Anyone who has spent time networking will tell you...
Anyone who has spent time networking will tell you – it isn’t always easy. It takes energy, dedication, and a bit of bravery. Many people avoid networking at all costs, but with a bit of practice and the right approach it can bring amazing value into your social life and career. If you thrive on making connections and love learning about people – what they do and more importantly, why they do it – you’ll connect with awesome people. Becoming a networking pro takes time, but if you follow these essential principles, you’ll be well on your way towards networking effectively and authentically:
#1 Be interested in Other People – This will prevent you from thinking of networking as just a means to an end and will help you build real relationships as opposed to superficial, transactional ones.
#2 Actively Listen – Don’t just wait for your turn to talk – you will miss a lot about what others have to say.
#3 Find Common Ground – What are their interests? Are they Broncos fans? Do they have kids? Are they interested in finance, marketing, etc.? Always look for common ground where you can have a good conversation that’s exciting for both people.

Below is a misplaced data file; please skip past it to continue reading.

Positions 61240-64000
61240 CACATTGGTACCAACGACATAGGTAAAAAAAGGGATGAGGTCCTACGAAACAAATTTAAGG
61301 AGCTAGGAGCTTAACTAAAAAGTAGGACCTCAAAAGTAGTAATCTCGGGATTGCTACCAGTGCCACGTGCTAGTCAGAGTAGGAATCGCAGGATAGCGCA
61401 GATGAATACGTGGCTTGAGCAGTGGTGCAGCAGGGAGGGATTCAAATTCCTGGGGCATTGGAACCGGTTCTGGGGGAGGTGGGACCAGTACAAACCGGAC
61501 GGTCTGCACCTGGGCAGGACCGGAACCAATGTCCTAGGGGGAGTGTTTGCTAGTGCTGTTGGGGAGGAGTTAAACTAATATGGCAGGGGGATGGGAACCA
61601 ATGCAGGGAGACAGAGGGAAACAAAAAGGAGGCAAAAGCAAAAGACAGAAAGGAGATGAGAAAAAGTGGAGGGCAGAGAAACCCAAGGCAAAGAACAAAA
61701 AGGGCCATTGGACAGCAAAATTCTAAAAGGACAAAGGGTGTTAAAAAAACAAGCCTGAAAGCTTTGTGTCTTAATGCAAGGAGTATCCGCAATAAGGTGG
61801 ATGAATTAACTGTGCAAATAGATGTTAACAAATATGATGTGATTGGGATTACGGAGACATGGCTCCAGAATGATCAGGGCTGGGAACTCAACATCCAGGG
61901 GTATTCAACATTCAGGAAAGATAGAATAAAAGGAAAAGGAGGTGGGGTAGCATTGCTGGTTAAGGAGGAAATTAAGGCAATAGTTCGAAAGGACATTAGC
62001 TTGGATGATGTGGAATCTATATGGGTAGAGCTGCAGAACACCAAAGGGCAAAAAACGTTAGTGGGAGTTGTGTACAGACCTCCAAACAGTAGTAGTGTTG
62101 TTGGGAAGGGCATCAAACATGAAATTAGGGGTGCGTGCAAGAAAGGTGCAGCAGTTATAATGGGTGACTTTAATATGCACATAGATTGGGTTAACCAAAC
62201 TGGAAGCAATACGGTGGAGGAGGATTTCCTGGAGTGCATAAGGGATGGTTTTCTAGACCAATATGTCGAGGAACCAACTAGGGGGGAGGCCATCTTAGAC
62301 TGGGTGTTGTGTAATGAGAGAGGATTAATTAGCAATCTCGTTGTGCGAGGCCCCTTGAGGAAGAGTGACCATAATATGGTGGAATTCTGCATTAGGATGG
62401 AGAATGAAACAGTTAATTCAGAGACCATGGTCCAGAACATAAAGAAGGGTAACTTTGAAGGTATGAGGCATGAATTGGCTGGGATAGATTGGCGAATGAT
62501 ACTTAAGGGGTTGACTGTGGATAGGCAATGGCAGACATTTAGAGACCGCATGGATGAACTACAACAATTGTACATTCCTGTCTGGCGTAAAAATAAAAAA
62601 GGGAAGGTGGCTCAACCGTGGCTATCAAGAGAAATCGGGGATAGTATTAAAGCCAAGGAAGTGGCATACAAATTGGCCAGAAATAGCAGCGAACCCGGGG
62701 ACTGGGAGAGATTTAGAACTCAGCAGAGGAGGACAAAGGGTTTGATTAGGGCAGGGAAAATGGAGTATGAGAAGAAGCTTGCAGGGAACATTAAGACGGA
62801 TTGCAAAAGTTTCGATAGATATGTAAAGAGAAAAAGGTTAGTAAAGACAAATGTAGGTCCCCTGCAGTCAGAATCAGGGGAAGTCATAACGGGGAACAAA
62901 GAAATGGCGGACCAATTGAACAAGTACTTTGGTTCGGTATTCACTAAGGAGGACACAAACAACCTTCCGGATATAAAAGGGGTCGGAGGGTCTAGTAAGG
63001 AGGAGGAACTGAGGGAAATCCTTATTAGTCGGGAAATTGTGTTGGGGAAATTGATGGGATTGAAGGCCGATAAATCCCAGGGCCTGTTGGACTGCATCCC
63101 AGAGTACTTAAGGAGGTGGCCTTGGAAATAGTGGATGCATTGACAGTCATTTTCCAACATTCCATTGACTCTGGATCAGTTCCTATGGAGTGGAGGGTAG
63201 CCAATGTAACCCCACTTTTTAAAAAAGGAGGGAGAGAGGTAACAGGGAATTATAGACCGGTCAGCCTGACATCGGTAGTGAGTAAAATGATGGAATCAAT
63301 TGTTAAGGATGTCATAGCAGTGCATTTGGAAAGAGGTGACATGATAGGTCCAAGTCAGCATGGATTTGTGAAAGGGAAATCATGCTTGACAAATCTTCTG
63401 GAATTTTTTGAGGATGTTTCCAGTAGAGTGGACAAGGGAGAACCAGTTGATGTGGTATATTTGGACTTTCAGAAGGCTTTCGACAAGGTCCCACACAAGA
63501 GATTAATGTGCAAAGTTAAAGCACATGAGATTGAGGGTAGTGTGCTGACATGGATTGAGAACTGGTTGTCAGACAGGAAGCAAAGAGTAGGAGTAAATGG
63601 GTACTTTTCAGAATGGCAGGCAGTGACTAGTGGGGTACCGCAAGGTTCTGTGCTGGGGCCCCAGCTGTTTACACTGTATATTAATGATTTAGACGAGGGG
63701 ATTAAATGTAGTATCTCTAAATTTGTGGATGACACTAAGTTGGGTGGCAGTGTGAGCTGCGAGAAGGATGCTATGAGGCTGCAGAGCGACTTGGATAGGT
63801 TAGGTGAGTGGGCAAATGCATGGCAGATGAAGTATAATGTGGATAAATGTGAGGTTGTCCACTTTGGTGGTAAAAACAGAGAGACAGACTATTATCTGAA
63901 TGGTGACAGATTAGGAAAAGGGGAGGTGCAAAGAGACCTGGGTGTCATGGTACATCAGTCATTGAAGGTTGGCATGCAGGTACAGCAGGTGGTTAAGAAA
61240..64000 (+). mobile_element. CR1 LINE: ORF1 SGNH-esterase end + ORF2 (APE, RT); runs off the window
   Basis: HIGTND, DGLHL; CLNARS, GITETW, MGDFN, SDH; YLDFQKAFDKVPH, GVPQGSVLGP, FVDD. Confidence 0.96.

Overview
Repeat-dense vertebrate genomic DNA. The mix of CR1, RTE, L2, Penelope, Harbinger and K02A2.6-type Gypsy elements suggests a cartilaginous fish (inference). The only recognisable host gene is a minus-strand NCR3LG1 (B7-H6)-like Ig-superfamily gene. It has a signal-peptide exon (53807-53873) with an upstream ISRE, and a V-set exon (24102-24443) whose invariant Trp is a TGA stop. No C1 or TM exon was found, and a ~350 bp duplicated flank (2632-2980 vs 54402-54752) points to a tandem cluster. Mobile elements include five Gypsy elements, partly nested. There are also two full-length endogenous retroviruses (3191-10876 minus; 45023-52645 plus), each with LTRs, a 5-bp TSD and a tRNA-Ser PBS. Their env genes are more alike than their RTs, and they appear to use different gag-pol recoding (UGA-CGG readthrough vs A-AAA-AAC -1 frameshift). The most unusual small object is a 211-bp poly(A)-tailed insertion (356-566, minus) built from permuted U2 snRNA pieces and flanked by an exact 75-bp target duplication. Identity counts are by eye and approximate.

#4 – Go Deep, Not Wide – Aiming to have quality conversations with just a few people is often a better approach than trying to talk to every single person in the room.
#5 Follow Up – A lot of people put in the effort to get over their inhibitions and make real connections but never build on their initial success. You should always follow up after you’ve met somebody, and if you can, try to make it special and mention something that connects you to that person.
#6 – Suggest a Next Step – Setting up your next chance to connect is key when it comes to establishing a relationship. There are many ways to do this, such as inviting your new friend to an event that might interest them, meeting for coffee, or just agreeing to stay connected via email or LinkedIn.
#7 – Make Thoughtful Introductions – Be protective of the people in your network and strive to make great connections for them. You won’t be perfect 100% of the time, but make sure everyone in your network knows that your are always intending to make mutually beneficial introductions for them.
Written by Cynthia Boman Thompson
Edited by Ethan Jacot